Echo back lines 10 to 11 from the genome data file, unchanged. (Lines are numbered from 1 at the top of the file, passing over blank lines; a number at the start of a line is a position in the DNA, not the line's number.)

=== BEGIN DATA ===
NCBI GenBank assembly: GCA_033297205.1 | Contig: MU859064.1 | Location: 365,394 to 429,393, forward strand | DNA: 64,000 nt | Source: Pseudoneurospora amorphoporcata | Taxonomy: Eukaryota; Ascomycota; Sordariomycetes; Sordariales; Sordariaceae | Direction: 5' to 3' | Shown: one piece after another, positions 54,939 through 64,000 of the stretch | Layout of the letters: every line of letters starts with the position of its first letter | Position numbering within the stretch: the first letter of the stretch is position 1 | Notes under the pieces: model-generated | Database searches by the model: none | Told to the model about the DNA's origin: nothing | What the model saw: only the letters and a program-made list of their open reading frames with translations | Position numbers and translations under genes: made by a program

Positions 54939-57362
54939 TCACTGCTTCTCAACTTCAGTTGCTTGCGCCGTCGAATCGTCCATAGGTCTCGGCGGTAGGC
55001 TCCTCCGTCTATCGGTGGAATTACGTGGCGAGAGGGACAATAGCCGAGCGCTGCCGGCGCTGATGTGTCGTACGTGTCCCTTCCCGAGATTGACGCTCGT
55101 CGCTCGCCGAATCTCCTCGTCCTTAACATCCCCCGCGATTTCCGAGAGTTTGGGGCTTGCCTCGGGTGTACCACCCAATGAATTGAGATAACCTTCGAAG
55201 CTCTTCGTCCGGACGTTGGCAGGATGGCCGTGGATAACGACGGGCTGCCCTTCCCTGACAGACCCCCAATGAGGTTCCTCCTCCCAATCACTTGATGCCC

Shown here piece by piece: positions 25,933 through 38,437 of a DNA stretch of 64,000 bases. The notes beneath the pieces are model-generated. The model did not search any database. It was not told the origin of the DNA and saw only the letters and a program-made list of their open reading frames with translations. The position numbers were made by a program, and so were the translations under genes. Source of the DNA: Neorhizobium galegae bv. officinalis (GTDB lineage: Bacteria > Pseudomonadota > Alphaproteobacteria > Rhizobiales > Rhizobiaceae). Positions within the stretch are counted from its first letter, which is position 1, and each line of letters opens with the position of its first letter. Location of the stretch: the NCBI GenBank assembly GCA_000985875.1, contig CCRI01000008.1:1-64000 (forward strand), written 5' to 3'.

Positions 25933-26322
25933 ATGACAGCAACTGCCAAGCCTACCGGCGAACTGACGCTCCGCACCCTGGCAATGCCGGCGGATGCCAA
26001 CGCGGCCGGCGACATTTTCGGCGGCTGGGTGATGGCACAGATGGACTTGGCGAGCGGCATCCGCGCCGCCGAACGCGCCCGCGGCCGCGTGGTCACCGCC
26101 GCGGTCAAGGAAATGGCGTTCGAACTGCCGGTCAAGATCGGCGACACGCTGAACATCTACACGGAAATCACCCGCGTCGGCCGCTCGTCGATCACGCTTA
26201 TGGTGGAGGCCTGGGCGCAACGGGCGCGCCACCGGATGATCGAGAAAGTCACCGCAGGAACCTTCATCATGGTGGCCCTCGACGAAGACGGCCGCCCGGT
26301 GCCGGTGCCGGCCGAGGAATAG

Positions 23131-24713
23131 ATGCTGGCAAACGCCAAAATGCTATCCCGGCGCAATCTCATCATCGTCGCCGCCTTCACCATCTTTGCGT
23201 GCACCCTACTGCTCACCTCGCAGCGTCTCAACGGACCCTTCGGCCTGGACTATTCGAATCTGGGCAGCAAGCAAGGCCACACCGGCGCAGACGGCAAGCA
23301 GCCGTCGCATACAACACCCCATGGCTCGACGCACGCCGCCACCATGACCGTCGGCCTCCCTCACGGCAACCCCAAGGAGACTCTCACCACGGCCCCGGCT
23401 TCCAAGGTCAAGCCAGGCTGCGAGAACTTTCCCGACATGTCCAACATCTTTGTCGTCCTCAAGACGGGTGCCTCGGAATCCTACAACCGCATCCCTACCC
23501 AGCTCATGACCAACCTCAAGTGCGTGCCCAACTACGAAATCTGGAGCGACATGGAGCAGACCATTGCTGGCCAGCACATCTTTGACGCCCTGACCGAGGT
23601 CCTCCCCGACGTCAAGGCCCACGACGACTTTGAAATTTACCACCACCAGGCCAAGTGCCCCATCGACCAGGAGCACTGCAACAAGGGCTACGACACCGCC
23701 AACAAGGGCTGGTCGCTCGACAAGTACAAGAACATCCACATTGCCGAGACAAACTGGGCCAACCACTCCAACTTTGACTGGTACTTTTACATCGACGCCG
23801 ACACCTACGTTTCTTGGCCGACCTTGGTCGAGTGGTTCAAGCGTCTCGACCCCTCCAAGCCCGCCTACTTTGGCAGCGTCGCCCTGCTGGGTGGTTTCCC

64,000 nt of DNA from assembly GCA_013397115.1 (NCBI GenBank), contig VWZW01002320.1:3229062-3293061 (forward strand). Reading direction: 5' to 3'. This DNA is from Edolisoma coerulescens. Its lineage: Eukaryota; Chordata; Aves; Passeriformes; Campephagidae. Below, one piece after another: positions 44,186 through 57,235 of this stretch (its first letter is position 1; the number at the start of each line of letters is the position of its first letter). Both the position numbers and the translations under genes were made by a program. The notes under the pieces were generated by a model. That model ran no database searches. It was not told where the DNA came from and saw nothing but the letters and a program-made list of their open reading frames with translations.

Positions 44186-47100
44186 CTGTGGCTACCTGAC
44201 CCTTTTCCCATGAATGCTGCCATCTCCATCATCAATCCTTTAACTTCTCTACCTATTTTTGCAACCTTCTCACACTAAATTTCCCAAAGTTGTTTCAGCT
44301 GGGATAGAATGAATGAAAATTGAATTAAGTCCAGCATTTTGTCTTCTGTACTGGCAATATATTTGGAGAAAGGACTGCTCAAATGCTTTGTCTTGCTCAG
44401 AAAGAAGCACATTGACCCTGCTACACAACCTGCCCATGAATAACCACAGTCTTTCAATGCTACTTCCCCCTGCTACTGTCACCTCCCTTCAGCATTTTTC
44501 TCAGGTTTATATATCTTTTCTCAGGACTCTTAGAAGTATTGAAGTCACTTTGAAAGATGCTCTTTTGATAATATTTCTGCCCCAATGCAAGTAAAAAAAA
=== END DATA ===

26001 CGCGGCCGGCGACATTTTCGGCGGCTGGGTGATGGCACAGATGGACTTGGCGAGCGGCATCCGCGCCGCCGAACGCGCCCGCGGCCGCGTGGTCACCGCC
26101 GCGGTCAAGGAAATGGCGTTCGAACTGCCGGTCAAGATCGGCGACACGCTGAACATCTACACGGAAATCACCCGCGTCGGCCGCTCGTCGATCACGCTTA